Today’s reflection: ‘Fantasia on a theme by Thomas Tallis’
For my reflections and devotions each day these few weeks, I am reflecting on and invite you to listen to a piece of music or a hymn set to a tune by the great English composer, Ralph Vaughan Williams (1872-1958).
This morning [27 August 2022], I invite you to join me in listening to his ‘Fantasia on a theme by Thomas Tallis.’
The word fantasy or fantasia is sometimes used in music to describe a work that does not follow any set form or pattern. It is also used for compositions that are based on another musical work.
Vaughan Williams’s ‘Fantasia on a Theme by Thomas Tallis’ is also known as the ‘Tallis Fantasia.’ It was written string orchestra by Vaughan Williams in 1910 and it was performed for the first time on 6 September 1910 in Gloucester Cathedral at the Three Choirs Festival, with Vaughan Williams conducting himself.
That evening, most of the attention that evening was devoted to Elgar’s oratorio The Dream of Gerontius. Elgar had once declined a request from Vaughan Williams to take him on as a pupil. Most critics present that evening found Vaughan Williams’s work difficult to take. The critic of the Musical Times wrote: ‘It is a grave work, exhibiting power and much charm of the contemplative kind, but it appears overlong for the subject-matter.’
But the audience that evening also included Herbert Howells and Ivor Gurney, two organ scholars at Gloucester Cathedral who went on to become celebrated composers.
Vaughan Williams had been cycling round the lanes and pubs of Wiltshire, Somerset and Norfolk since 1903, jotting down tunes and ballads from the countryside that inspired his arrangements for hymns in the English Hymnal in 1905, and the music he was writing at the time, including: In the Fen Country, his Norfolk Rhapsodies, The Wasps and On Wenlock Edge.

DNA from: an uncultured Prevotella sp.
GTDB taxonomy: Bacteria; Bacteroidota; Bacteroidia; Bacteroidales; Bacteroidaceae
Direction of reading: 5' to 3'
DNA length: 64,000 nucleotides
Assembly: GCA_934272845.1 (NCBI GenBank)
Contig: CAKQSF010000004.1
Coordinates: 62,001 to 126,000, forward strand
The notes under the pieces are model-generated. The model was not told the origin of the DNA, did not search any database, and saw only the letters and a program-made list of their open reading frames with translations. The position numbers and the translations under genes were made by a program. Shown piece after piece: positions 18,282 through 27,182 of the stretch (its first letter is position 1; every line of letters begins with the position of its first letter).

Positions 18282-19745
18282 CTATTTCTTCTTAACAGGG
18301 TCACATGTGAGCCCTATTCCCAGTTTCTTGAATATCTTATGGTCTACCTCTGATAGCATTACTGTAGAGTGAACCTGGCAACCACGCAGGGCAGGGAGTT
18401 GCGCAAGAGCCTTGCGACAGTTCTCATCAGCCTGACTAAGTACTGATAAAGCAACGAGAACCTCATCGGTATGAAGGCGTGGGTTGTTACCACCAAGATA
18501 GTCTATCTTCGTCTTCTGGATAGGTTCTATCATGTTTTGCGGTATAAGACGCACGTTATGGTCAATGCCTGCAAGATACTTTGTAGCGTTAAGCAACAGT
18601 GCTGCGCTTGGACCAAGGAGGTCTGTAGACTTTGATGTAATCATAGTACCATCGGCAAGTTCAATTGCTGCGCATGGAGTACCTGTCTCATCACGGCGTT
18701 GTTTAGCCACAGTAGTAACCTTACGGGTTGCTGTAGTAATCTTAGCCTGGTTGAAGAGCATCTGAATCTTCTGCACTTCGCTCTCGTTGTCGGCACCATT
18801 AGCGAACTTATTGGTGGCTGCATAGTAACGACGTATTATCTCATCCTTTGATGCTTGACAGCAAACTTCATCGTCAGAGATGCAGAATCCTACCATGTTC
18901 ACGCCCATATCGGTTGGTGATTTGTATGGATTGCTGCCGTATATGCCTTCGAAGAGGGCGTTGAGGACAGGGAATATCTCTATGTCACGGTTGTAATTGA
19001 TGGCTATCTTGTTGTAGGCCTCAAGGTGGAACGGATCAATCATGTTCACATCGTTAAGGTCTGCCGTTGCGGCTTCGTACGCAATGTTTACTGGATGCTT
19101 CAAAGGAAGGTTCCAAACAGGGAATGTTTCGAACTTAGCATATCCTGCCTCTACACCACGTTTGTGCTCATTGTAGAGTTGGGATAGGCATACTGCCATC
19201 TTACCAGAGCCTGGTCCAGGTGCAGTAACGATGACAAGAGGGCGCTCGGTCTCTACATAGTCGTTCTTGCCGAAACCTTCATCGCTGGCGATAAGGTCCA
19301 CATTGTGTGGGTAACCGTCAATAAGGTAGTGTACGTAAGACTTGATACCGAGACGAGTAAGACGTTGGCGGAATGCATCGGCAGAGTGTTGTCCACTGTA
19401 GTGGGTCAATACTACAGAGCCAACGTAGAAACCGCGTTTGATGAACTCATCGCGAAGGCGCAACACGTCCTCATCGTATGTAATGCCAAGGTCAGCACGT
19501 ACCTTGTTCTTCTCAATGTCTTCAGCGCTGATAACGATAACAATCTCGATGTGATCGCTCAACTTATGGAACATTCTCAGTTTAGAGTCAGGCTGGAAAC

However, his contributions to the English Hymnal were still anonymous by 1910, and the ‘Fantasia’ heralded the making of his career as well as a new clarity in his art. His A Sea Symphony would have its premiere two months later in Leeds, and he was soon on the way to composing his second symphony, the London Symphony, as well as embarking on his first opera, Hugh the Drover, and the Five Mystical Songs. Folk music, hymn tunes, visionary literature, Renaissance polyphony and cutting-edge orchestration fused in a potent summoning of the humanist New Jerusalem.
The night after the premiere of this Fantasia in Gloucester Cathedral in 1910, Sir Hubert Parry gave a speech in which he declared music to be a socially inclusive agent ‘to get the people from the slums to be elevated by [its] power.’
Vaughan Williams attended meetings of the Hammersmith Socialist Society at William Morris’s home, along with HG Wells and Gustav Holst. This brought him into contact with a Fabian circle that included George Bernard Shaw and George Trevelyan.
A contributor to the Musical Times that month had commented: ‘It is our idiosyncrasy as a nation to prefer religious sentiment to patriotic and national feeling.’ But for Vaughan Williams, the two were inextricably entwined, and the ‘Tallis Fantasia’ is a perfect expression of that unity. He said later: ‘I feel that I am perhaps beginning to emerge from the fogs at last.’
Vaughan Williams went on revise this work twice, in 1913 and 1919. Yet it was not recorded until 1936.
The work is his homage to the Elizabethan composer, Thomas Tallis (ca 1505–1585). Many of Vaughan Williams’s works were inspired by the music of the English Renaissance. In 1906, he included Tallis’s ‘Third Mode Melody’ in the English Hymnal, which he was editing with Percy Dearmer, as his melody for Joseph Addison’s hymn ‘When Rising from the Bed of Death’ (No 92).
Thomas Tallis was a Catholic given a stay of execution among Elizabeth I’s clergy in order to take part in restructuring the Anglican church. The psalm that Vaughan Williams based his Fantasia on is short: a four-line verse that appears in The Whole Psalter Translated into English Metre, published by Matthew Parker, Archbishop of Canterbury, in 1567, nine years after Elizabeth’s coronation.
Tallis’s original words for the hymn, based in Psalm 2: 1-2, are:
Why fumeth in fight the Gentile’s
spite, in fury raging stout?
Why taketh in hand the people
fond, vain things to bring about?
The Kings arise, the Lords devise,
in counsels met thereto,